Title

Performance Evaluation of hi-k Lung-inspired 3D-printed Polymer Heat Exchangers

Document Type

Article

Publication Date

3-5-2022

Department

Department of Mechanical Engineering-Engineering Mechanics

Abstract

Polymer heat exchangers are attractive thermal management solutions due to their low-cost, lightweight, antifouling, and anti-corrosion characteristics. They, however, demonstrate poor thermal characteristics mainly due to the low thermal conductivities of typical polymers. Additive manufacturing of high thermal conductivity polymer heat exchangers utilizing complex heat transfer topologies could potentially address the issue. In this study, thermal performances of 3D-printed polymer heat exchangers with intricate internal geometries including a lung-inspired design at low-to-high thermal conductivities are experimentally and numerically examined. It was found the effective thermal conductivity of a 3D-printed polymer heat exchanger is close to the through-plane thermal conductivity. It was also identified that through-plane leakage in thin 3D-printed polymer walls is a major challenge associated with 3D-printed polymer heat exchangers. The issue was remedied by in-situ infusion of an epoxy layer during the 3D-printing and a post-curing process. Experiments conducted at various thermo-hydraulic conditions showed that the high thermal conductivity lung-inspired polymer heat exchanger offers high thermal duties at reduced pressure drop penalties and exceptionally high effectiveness of 70–80% that is comparable to that of metal-based heat exchangers. At an air Reynolds number of 1200, the volume-based power density of the high thermal conductivity lung-inspired design is 522 kW/m3, which is a 101% improvement compared with a typical plate-and-frame design. This study concludes that the thermal performance of a polymer heat exchanger strongly depends on both material (i.e., thermal conductivity) and architecture (i.e., an optimum design with a minimal thermal resistance between hot and cold sides). Insights gained from this study could offer new pathways for designing innovative 3D-printed polymer heat exchanger technologies with unprecedented heat transfer rates at reduced pressure drop penalties for lightweight, antifouling, and/or anti-corrosion applications.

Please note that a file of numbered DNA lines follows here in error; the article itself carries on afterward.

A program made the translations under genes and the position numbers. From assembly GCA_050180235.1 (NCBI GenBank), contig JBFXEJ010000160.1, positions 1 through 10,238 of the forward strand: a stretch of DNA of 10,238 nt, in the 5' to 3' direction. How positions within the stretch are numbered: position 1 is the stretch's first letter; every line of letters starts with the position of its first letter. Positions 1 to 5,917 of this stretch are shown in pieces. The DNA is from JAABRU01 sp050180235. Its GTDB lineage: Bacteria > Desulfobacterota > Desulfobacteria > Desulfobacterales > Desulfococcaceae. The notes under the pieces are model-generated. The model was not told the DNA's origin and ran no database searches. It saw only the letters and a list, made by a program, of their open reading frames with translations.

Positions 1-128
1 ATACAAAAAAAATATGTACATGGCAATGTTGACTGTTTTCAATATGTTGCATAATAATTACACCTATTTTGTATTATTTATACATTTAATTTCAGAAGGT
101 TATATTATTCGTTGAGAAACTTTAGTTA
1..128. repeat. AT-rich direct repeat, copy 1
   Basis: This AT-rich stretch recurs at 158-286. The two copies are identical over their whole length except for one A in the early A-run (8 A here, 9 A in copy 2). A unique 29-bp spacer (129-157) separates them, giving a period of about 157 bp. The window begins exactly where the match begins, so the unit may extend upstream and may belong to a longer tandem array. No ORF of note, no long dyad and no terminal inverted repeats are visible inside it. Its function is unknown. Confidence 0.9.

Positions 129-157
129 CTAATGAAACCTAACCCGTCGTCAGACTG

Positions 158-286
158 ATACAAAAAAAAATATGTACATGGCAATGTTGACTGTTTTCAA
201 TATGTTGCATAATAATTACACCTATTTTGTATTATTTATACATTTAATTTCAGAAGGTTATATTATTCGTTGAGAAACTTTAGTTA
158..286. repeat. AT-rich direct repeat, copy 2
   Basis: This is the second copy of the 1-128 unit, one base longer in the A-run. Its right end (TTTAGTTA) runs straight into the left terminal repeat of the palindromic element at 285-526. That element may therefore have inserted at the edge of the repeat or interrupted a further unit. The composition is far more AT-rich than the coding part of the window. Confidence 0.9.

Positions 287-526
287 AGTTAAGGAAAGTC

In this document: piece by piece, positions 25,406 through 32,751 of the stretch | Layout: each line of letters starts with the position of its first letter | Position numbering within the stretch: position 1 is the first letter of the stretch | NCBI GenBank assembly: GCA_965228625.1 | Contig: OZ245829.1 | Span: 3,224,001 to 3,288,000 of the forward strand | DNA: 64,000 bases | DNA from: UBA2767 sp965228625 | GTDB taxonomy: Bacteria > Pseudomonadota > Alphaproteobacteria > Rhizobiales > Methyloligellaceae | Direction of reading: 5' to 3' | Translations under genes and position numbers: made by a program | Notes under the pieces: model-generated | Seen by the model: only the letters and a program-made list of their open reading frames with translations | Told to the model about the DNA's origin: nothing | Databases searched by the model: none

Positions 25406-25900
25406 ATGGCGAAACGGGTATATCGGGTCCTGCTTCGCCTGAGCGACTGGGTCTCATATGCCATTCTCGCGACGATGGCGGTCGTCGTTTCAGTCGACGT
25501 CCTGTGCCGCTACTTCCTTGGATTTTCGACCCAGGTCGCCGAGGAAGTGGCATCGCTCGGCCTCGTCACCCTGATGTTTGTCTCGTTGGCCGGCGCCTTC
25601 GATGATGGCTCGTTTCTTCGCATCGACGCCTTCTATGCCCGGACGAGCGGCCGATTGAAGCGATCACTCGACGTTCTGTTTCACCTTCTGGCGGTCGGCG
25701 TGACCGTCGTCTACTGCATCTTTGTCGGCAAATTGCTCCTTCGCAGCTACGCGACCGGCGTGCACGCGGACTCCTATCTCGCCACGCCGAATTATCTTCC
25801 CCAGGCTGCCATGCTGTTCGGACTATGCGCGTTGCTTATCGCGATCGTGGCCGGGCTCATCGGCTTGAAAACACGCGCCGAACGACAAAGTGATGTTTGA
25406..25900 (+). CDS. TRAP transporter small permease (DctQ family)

Publication Title

Applied Thermal Engineering

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